It is an easy read that will take you back to the time during World War I in Poland, but experienced through the perception and life of a group of young teenage boys. It is a well written display of how easily we believe what we want to believe.

Enjoy the book and until next time, good reading.


New Year’s Hype Robs You

It is that time of year again when we look back on the year with nostalgia and hindsight, and we look forward to the upcoming year with aspirations and resolutions.

I have never been fond of doing either. I avoid most of the lists of the year’s best. Anytime we talk about the “best of” something we are committing an error in logic. “Best” is subjective yet we continually fool ourselves over this “best of” nonsense. You hear it all the time, “best coffee,” “best book,” “best restaurant,” “best phone,” “best president,” “best year,” and the one I find the most laughable “best doctor/lawyer.” Everyone seems to have the “best” doctor or lawyer. “Best” only means something if there is exhaustive comparison and contrast, which face it, most of us don’t do. This all reminds me of an episode of Penn and Teller’s Bullshit. It is called The Best from Season 3 and it examined our obsession with the “best of” everything and debunked the hype behind all of the fascination. So, nostalgia and hindsight and fascination with all that made up the year especially the year’s “best” is irrational drama that doesn’t do us much good.

Then there is our obsession with resolutions and dreams for the upcoming year. Again, most of us will never follow through and finish any such resolutions. They are a nice idea and that is all. If you need to wait until the New Year to start something then you are already behind. Why can’t you start today? Why does such an endeavor have to wait and begin on January 1st? Do something now. For more information backing up the ridiculousness of resolutions and motivation see Mel Robbins and her Why Motivation is Garbage.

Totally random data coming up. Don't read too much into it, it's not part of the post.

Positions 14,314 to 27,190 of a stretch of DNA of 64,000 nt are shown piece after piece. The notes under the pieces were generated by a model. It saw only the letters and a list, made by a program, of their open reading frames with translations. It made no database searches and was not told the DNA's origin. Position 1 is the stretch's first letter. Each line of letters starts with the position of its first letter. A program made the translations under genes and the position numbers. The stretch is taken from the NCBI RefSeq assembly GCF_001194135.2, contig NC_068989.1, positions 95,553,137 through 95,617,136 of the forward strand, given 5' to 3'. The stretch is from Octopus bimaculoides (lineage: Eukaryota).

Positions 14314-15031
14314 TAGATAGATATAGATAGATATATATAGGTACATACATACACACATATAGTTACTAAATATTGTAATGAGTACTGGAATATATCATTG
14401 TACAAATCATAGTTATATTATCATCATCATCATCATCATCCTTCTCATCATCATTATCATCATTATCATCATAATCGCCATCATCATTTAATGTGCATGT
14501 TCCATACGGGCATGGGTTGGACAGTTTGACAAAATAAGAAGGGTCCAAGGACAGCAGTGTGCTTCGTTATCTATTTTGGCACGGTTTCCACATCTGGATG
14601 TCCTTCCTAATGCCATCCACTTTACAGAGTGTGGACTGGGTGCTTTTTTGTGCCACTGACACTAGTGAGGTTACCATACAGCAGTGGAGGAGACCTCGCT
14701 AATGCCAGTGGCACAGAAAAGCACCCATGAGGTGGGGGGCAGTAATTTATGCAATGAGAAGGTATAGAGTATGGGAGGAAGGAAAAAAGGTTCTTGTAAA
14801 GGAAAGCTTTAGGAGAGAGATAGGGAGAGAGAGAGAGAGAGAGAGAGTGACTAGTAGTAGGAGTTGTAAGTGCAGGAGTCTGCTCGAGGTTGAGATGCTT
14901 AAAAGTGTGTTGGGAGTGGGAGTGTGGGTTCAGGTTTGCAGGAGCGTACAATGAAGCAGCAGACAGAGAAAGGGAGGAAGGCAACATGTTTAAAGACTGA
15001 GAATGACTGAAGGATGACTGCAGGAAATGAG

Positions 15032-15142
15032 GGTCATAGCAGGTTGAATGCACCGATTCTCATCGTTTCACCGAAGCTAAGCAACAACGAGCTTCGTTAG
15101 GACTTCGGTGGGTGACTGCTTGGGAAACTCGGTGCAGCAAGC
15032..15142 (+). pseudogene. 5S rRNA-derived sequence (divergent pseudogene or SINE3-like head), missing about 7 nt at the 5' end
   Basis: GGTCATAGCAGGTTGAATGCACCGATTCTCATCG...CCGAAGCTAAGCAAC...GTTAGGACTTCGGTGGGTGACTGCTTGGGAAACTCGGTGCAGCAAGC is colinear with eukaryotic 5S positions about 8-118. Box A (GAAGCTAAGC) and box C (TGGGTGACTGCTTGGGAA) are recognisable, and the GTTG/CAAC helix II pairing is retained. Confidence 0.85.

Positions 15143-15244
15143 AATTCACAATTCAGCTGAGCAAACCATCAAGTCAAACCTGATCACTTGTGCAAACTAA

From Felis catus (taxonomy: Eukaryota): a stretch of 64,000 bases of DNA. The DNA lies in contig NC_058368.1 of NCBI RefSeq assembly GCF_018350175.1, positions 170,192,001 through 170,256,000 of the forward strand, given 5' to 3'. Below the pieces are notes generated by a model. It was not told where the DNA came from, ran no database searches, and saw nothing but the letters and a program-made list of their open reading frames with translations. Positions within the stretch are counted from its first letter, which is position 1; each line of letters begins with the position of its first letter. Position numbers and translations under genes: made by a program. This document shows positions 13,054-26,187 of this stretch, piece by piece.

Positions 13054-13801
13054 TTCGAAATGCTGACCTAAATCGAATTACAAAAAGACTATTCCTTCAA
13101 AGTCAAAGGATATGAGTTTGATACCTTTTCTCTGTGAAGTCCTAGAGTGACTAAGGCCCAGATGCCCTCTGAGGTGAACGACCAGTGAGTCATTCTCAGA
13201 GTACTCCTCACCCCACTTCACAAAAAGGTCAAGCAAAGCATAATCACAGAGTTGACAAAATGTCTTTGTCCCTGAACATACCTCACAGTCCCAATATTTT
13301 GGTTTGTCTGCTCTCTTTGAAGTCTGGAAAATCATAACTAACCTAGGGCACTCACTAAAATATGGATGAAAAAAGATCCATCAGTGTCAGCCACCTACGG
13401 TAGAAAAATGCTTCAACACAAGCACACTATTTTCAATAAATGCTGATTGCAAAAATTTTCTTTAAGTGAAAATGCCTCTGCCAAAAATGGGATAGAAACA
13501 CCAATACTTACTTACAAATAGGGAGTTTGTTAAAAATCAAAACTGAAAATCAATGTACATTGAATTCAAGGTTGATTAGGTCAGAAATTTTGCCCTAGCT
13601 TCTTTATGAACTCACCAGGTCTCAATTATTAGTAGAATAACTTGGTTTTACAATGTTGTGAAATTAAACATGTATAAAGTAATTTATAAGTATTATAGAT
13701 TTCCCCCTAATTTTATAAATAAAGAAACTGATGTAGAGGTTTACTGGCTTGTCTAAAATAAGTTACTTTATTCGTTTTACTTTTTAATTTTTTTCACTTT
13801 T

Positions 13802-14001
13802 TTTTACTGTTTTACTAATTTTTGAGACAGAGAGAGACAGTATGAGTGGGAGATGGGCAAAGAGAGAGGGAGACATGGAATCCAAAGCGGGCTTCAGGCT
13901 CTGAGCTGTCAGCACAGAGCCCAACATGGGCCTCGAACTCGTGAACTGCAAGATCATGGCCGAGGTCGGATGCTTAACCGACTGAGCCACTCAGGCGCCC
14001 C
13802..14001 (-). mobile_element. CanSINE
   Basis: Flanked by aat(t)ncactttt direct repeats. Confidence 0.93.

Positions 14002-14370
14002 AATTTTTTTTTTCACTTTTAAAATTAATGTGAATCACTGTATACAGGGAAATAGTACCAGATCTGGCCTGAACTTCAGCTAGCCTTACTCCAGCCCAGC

You’re Never Going to Feel Like It

Sentiment for the past 365 days and blind hope for the next 365 days is a silly concept. It can be effective to look back and use the observations you notice in the past to make adjustments in order to help and improve future outcomes, but the way we do it as a culture around New Year’s time is really nothing more than mindless conformity as an effort to keep the status quo going. Question things. Think. You don’t have to be told what was good for the year. And, you don’t have to follow a line into the next calendar year. New Year’s hype just robs you of your own thought and ability to take advantage of opportunity now. Do your own evaluations and skip the resolutions and motivation and just do something now, today.

I wrote this simple, little poem in response to New Year’s resolutions and all that is the status quo during this time of year.


be meek,

be safe,

inside the bubble of the status quo

you’ll be alive

you’ll get by

but you’ll hardly be living.


Until next year, good reading.